Close-up image of an eye. The pupil of the eye is very small. The iris of the eye is light brown in the center with a blue ring around the outside. The caption says Awakenings: opening our eyes to the world around us.

Awakenings has been temporarily suspended due to COVID-19.

Interested in hearing about new Awakenings programs when they are available? Please click here.

This event took place in the past.

Subordinated. Marginalized. Internalized.

Often lauded as a delightful sexual farce, The Marriage of Figaro initially served as commentary on the power of the privileged.

Join us as we look at the systems in place in our society that perpetuate injustice, and the layers of obstacles that repeatedly put people at a disadvantage.

Embedded into classism is the exclusion of peoples. How can equitable opportunity benefit a community?

Panelists:

Holly Houston, Family Court Lawyer
Kelly Kitchens, Stage Director
Everett McCorvey, University of Kentucky Opera Theatre
Edgardo Mansilla, Americana World Community Center
Sadiqa Reynolds, Urban League
Stacy Ridgway, Kentucky Performing Arts, Access Services
Kellie Watson, Metro Louisville, Office of Equity and Diversity

Additional partners:

University of Louisville Anne Braden Institute for Social Justice Research
Center for Rural Development
Legal Aid

Performances by Jecorey “1200” Arthur.

Kentucky Opera's The Marriage of Figaro will feature period silhouette costumes* that are crafted from denim and jean fabrics. Select pieces will be on display alongside historic denim from the Historic Locust Grove archive. As we discuss classism, we will look at the evolution of the textile; how it went from a working class fabric to being more accepted in fashion and society.

* Costumes originally constructed by New Zealand Opera.
Additional costumes constructed by Seattle Opera Costume Shop.

Awakenings

Privileged Systems: Perpetuating Injustice
This event was held in the past.
Tuesday, January 21, 2020 6:30-8:30pm

Hosted by Historic Locust Grove
561 Blankenbaker Ln, Louisville, KY 40207

Program is free of charge and open to the public with RSVP.

This event took place in the past.

How do you return home from war when the world has left you behind?

Neglected by his country, forgotten by his young children.

Upon returning home from Vietnam nine years after his capture, Jim Thompson was greeted only by his wife, Alyce. Glory Denied is the achingly beautiful story of Jim and Alyce's painful reunion in the aftermath of war.

Their story inspires us to understand the experiences of our local combat veterans. How do they want to be welcomed home? How do they integrate from military to civilian life? How can we support them in this process? How can the arts help to share their stories?

Panelists:

Don Parrish & Tom Raisor, Veterans of Battery C
Carolyn Furdek, Veteran and Author, Locked-In
Jeremy Harrell, Founder/Chairman of Veteran's Club and also Co-Chair of VCAL; Kentucky Veteran of the Year
Heather French Henry, Veterans' Advocate
John Miles III, Veteran Coordinator, Office for Veterans, Louisville Metro Government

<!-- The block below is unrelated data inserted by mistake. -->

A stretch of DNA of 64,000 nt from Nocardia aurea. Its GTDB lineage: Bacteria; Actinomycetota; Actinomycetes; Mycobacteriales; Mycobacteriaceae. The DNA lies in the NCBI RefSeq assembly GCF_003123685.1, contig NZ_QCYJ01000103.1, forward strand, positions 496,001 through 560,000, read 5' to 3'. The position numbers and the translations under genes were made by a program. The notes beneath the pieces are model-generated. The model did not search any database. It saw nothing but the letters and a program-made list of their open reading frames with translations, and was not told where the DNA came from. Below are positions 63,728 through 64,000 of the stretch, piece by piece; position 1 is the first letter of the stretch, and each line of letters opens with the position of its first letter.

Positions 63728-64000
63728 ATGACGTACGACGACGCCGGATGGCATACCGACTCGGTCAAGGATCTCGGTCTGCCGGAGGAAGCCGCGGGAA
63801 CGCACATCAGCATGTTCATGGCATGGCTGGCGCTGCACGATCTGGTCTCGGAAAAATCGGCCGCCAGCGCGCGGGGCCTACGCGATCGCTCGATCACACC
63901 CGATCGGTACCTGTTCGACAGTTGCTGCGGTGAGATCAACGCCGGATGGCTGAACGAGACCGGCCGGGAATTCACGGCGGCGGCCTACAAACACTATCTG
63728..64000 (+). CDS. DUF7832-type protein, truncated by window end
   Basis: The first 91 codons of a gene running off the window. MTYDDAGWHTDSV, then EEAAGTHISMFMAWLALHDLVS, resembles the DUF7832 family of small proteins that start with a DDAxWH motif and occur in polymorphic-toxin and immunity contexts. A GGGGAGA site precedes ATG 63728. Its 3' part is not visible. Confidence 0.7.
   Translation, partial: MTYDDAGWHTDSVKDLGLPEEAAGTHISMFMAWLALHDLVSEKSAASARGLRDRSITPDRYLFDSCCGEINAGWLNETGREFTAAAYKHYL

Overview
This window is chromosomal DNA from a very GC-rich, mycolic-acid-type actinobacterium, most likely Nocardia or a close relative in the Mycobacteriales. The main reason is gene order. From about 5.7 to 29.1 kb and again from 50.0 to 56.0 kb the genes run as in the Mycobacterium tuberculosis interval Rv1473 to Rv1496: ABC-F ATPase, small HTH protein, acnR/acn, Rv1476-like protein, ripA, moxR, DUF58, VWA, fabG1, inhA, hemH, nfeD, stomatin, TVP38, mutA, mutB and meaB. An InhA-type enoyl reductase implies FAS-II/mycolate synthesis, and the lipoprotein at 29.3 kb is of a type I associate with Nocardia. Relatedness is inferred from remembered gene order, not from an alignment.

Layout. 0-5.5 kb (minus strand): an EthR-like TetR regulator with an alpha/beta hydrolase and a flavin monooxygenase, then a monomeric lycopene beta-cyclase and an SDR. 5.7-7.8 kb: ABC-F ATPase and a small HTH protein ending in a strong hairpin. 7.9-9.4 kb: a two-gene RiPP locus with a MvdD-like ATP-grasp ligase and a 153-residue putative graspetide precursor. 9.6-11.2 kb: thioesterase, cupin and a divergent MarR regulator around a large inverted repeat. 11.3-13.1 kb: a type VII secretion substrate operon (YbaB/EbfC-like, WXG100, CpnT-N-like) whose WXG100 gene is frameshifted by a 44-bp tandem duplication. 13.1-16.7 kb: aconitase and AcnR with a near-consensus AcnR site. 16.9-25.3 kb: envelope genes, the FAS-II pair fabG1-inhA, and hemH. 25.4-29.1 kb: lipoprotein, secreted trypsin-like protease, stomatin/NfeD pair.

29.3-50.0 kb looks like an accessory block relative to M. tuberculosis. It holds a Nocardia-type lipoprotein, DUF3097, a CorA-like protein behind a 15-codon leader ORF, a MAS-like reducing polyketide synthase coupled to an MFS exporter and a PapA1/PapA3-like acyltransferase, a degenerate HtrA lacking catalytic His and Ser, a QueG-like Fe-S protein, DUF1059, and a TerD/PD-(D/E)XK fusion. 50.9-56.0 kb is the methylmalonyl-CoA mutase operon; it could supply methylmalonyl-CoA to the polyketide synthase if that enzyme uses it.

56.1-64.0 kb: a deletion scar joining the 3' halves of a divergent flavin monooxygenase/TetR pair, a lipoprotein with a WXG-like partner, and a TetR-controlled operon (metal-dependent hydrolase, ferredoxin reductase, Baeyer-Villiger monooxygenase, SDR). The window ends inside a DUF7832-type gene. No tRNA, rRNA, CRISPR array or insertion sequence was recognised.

Joseph Mechavich, Opera Conductor and Kentucky Opera's Artistic Advisor

Special Invited Guests:

Betty Stone, Spouse of Battery C Veteran, Skippy Stone
Jeff Thoke, Honor Flight Bluegrass
Lindsay Gargotto, USAF Veteran; Athena's Sisters Founder


With performances from the cast of Kentucky Opera's Glory Denied.

Close-up image of an eye. In the iris of the eye, there is a reflection of the American Flag with the silouhette of a soldier in front of it. The caption says Awakenings: opening our eyes to the world around us.

Welcoming our Heroes Home: Bridging the Divide
This event was held in the past.
Tuesday, October 1, 2019

5:00pm – Informational resources for Veterans
6:00-8:00pm – Interactive panel discussion and performances

In partnership with and hosted by The Frazier History Museum

Frazier History Museum
829 West Main Street
Louisville, KY 40202

Free admission and pizza courtesy of Papa John’s Veteran Employee Resource Group
Follow the conversation at #GloryDenied

This event took place in the past.

Harlot. Seductress. Wild Gyspy.

How do female stereotypes vindicate perpetrators and blame victims?

Bullied. Threatened. Murdered. Blamed.

Carmen's story will help us understand intimate partner violence, intimidation, and domestic abuse. What local resources are available to those affected? How do we become better informed advocates for them? And how can art help share their stories in a safe environment?

Panelists:

Mary Sue Barnett, Louisville Coalition for CEDAW
Diana Dinicola, Flamenco Louisville
Gretchen Hunt, Director, Office of Victims Advocacy, Kentucky Office of the Attorney General
Amy Leenerts, Free2Hope
Elizabeth Wessels-Martin, Center for Women and Families
Elizabeth Batton Sorenson, mezzo-soprano
SGT Tim Stokes, SVU-Sex Crimes Unit, LMPD Major Crimes Division

With insights into artists' interrogations of conventions surrounding women and labor as seen in the Labor&Materials exhibition currently on view at 21c Museum Hotel.

Close-up image of an eye. In the iris of the eye, there is a reflection of Carmen standing elegantly in profile, her head tilted slightly upward. The caption says Awakenings: opening our eyes to the world around us.

Unblaming Carmen
This event was held in the past.
Tuesday, August 1, 2019

6:00-8:00pm – Interactive panel discussion and performances

In partnership with and hosted by The Frazier History Museum

21c Museum Hotel Louisville, Gallery Two

Program is free of charge & open to public with encouraged RSVP. Follow the conversation at #Carmentoo